Marketing Week recently carried a major feature exploring how marketing professionals should be taking control of the customer service function in their company.
The article was quoting research undertaken by Deloitte and Salesforce where 228 global marketing heads were questioned about their changing role. 38% of these marketing leaders indicated that customer service was now entering their area of responsibility, but almost a quarter of them felt unprepared to take on this new role.
The study suggests that inadequate customer service can impede revenue growth, so there is a real need to get this right. But how?
In most companies there has been a very traditional split between marketing and customer service activities because marketing was a pro-active and strategic activity aimed at changing public perception of the brand. Customer service was always seen as a reactive service, essentially just supporting customers post-sale, but this has radically changed.
Customers are now demanding information before sales; they are checking review sites and comparing prices online. All these channels are directly influencing sales and therefore starting to become a part of the marketing process.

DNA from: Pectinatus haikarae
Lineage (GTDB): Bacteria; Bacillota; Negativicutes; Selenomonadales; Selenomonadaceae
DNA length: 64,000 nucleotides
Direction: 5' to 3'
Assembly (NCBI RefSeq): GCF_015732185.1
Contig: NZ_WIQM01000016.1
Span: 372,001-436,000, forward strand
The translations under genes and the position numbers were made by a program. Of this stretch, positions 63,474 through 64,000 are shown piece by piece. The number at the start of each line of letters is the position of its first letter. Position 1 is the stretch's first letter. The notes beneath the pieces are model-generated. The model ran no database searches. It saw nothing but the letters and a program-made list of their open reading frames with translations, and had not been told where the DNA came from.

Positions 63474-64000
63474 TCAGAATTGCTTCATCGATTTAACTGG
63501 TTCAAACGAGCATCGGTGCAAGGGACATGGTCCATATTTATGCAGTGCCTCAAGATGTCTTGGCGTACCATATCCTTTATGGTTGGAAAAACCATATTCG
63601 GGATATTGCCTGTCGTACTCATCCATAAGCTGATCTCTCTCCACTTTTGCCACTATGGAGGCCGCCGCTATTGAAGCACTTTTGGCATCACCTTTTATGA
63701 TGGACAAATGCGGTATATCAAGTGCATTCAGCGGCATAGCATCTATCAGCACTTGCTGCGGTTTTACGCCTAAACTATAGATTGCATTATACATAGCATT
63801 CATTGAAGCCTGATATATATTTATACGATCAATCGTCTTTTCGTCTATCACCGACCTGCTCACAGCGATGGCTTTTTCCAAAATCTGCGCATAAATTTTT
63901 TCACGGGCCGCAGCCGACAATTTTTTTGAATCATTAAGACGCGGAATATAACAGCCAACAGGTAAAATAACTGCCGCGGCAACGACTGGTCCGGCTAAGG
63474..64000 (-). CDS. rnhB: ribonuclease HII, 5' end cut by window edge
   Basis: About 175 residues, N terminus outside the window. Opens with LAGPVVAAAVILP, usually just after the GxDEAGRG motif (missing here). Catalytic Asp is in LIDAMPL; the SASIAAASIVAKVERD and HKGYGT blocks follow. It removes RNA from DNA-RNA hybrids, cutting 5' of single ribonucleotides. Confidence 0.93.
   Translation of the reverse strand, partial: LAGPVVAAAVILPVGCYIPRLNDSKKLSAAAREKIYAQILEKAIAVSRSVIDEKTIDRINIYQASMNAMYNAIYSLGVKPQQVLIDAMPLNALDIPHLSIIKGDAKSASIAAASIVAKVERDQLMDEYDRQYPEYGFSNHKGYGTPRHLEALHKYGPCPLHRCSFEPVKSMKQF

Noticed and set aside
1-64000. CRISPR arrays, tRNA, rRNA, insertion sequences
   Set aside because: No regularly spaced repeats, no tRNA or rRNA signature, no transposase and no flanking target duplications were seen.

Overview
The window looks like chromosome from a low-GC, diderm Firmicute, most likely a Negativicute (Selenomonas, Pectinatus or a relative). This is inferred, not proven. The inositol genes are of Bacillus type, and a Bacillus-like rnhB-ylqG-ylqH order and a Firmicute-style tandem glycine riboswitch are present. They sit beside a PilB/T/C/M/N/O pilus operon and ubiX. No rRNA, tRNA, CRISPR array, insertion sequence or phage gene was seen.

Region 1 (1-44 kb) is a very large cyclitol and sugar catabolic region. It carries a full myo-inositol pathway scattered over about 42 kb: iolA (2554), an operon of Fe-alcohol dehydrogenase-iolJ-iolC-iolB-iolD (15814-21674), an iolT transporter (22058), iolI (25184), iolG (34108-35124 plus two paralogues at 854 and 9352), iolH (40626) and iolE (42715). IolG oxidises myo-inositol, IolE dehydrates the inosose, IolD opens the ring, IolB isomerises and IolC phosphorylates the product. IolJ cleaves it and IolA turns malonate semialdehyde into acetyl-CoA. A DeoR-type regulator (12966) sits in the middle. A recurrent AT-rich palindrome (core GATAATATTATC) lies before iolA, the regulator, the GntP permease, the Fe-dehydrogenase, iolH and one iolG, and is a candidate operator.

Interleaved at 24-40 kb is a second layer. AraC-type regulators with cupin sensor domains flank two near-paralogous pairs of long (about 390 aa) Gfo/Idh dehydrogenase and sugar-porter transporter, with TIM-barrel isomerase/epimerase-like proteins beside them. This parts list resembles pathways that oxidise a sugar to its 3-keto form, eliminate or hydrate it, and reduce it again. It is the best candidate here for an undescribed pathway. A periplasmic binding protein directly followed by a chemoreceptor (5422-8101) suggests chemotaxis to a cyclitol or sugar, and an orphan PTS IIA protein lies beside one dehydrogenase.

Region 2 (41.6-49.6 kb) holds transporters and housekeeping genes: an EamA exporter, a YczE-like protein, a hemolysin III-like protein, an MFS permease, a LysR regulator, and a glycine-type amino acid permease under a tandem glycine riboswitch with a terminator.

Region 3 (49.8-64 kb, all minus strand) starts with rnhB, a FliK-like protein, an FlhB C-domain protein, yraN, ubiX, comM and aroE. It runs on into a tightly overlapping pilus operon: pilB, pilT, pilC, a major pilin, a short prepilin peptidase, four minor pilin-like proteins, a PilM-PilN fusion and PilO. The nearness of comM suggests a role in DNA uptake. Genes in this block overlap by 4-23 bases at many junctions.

Customers are blogging about purchases and making review videos. Unhappy customers can publish their opinion and get it shared globally within minutes. Managing this feedback is bigger than just operating a service where complaints can be phoned in.
Customer service is itself changing the way companies are structured. If the marketing heads in some of the biggest companies in the world are confused then just imagine how leaders in smaller companies feel.
I foresee a complete blending of marketing and customer service in future. After all, if marketing is about influencing how customers feel about your brand then hasn’t it always been linked to customer services?
Leave a comment here or tweet me your opinion on @juliagibbs1
Photo by Rajesh Pamnani licensed under Creative Commons